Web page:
U.S. Citizenship and Immigration Services today awarded nearly $20 million in grants to 66 organizations in 35 states to help prepare lawful permanent residents (LPRs) and those with a clear pathway to lawful permanent residency for naturalization. USCIS focused this year on reaching remote, underserved, and/or isolated communities per Executive Order 14012, Restoring Faith in Our Legal Immigration Systems and Strengthening Integration and Inclusion Efforts for New Americans, and corresponding Interagency Strategy on Promoting Naturalization. The grants were made possible thanks to funding provided by Congress, which doubled the funding available for fiscal year (FY) 2022.
Citizenship and Integration Grants provide funding to organizations that prepare immigrants for naturalization and promote civic integration through increased knowledge of English, U.S. history and civics. In addition to the traditional programs that fund citizenship and English acquisition classes, DHS expanded the FY 2022 grants to include opportunities for creative and innovative approaches to preparing immigrants for naturalization. Grants were also made available to fund regional or statewide hubs: citizenship support networks that build capacity among their affiliates to provide direct services to immigrants.
“We enrich the fabric and future of our nation as we welcome new United States citizens and benefit from their many contributions,” said Secretary of Homeland Security Alejandro N. Mayorkas. “We are therefore proud to provide these grants to organizations that assist lawful permanent residents on their path to citizenship and equip them to embrace the rights and responsibilities that citizenship involves.”
“We are committed to educating remote, underserved and vulnerable populations about the benefits of citizenship, and about the naturalization process,” said USCIS Director Ur M. Jaddou. “Through the USCIS grants program, we ensure that community organizations can equip immigrants with the tools they need to be successful throughout their journey to become new U.S. citizens and beyond.”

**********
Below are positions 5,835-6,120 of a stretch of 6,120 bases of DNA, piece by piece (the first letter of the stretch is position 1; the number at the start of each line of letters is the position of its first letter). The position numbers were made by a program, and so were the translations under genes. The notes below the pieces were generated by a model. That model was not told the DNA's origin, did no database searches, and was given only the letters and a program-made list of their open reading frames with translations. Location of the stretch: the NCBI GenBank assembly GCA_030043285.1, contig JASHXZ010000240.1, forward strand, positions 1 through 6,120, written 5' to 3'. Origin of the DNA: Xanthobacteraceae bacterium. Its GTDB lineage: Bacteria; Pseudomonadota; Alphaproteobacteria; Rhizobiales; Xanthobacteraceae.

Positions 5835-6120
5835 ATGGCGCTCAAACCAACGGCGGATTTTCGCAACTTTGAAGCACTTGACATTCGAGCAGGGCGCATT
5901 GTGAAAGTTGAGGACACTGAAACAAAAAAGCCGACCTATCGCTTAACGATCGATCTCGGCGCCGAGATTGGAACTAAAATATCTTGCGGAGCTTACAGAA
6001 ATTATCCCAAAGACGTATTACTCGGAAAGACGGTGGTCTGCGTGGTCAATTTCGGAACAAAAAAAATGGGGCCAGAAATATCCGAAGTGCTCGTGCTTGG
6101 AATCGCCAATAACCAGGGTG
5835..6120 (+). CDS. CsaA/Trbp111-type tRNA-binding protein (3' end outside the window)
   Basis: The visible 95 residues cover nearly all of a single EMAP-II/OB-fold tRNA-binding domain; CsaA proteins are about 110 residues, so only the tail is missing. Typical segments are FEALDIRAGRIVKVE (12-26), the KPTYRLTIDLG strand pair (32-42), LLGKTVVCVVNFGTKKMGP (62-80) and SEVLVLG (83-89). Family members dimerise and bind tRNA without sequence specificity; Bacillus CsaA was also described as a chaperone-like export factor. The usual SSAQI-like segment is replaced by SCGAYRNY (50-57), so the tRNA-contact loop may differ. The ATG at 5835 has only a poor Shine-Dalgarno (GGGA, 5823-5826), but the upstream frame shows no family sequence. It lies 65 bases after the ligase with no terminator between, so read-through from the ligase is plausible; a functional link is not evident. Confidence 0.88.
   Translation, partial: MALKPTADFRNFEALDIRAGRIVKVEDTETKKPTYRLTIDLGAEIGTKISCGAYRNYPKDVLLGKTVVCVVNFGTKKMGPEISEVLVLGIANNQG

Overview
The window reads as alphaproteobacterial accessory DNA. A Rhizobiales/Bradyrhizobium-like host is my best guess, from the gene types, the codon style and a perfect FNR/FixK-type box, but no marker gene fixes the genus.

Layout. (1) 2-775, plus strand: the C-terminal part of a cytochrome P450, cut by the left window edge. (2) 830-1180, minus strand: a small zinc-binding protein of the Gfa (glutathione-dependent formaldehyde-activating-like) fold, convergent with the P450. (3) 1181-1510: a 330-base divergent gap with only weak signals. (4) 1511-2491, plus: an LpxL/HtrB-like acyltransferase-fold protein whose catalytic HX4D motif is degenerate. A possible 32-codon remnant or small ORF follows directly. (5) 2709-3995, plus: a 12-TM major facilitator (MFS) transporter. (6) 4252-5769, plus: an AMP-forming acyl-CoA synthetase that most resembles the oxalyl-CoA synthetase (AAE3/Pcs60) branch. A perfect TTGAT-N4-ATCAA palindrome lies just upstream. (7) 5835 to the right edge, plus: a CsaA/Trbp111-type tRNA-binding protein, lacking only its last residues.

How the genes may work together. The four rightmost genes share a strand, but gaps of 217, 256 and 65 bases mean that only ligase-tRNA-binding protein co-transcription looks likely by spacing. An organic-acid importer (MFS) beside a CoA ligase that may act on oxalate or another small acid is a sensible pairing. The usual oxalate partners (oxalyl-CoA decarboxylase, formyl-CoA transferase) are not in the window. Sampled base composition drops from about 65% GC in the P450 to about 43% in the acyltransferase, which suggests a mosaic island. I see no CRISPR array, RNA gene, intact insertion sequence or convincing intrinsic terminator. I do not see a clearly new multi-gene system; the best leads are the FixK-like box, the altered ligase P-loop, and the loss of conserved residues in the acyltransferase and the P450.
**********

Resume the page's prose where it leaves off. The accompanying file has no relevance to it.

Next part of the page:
The Citizenship and Integration Grant Program has awarded approximately $132 million through 579 competitive grants to immigrant-serving organizations in 39 states and the District of Columbia since it began in 2009. Now in its 14th year, the program has helped more than 300,000 LPRs prepare for citizenship.
USCIS seeks to expand availability of high-quality citizenship and integration services throughout the country under the Citizenship and Integration Grant Program.
USCIS awarded the grants through four competitive funding opportunities.
Citizenship Instruction and Naturalization Application Services: This opportunity will fund public or nonprofit organizations that offer both citizenship instruction and naturalization application services to immigrants. USCIS has awarded 48 organizations up to $300,000 each for two years.
Community and Regional Integration Network Grant: This grant opportunity funds extended integration services with a focus on individualized programming for certain immigrants, including those who entered the United States under the U.S. Refugee Admissions Program, were granted asylum, or were admitted or entered the United States as a Cuban or Haitian entrant. This funding grant, which was formerly called the Refugee and Asylee Integration Services Grant, has expanded eligibility to include organizations serving one of the following groups: individuals who were admitted or entered the United States as Cuban or Haitian entrants; individuals admitted on a Special Immigrant Visa; victims of human trafficking and criminal activity; and abused spouses, children, and parents under the Violence Against Women Act (VAWA). USCIS has awarded three organizations with experience serving vulnerable populations up to $300,000 each for a period of two years.
Regional Hub Program: This new grant opportunity is designed to fund regional or statewide citizenship support networks that build capacity among their affiliates or members to provide direct citizenship preparation services to immigrants. Applicants are expected to serve as a hub for communication and information sharing on citizenship preparation among their affiliates or members and within the broader community. USCIS has awarded three grants of up to $1,000,000 each for a period of two years.
Innovations in Citizenship Education Program: This new grant opportunity is designed to amplify innovation. USCIS has awarded innovation grants to organizations that foster creative approaches to preparing immigrants for naturalization and encouraging the civic, linguistic and cultural integration of immigrants into their communities. USCIS has awarded 12 organizations up to $250,000 each for a period of two years.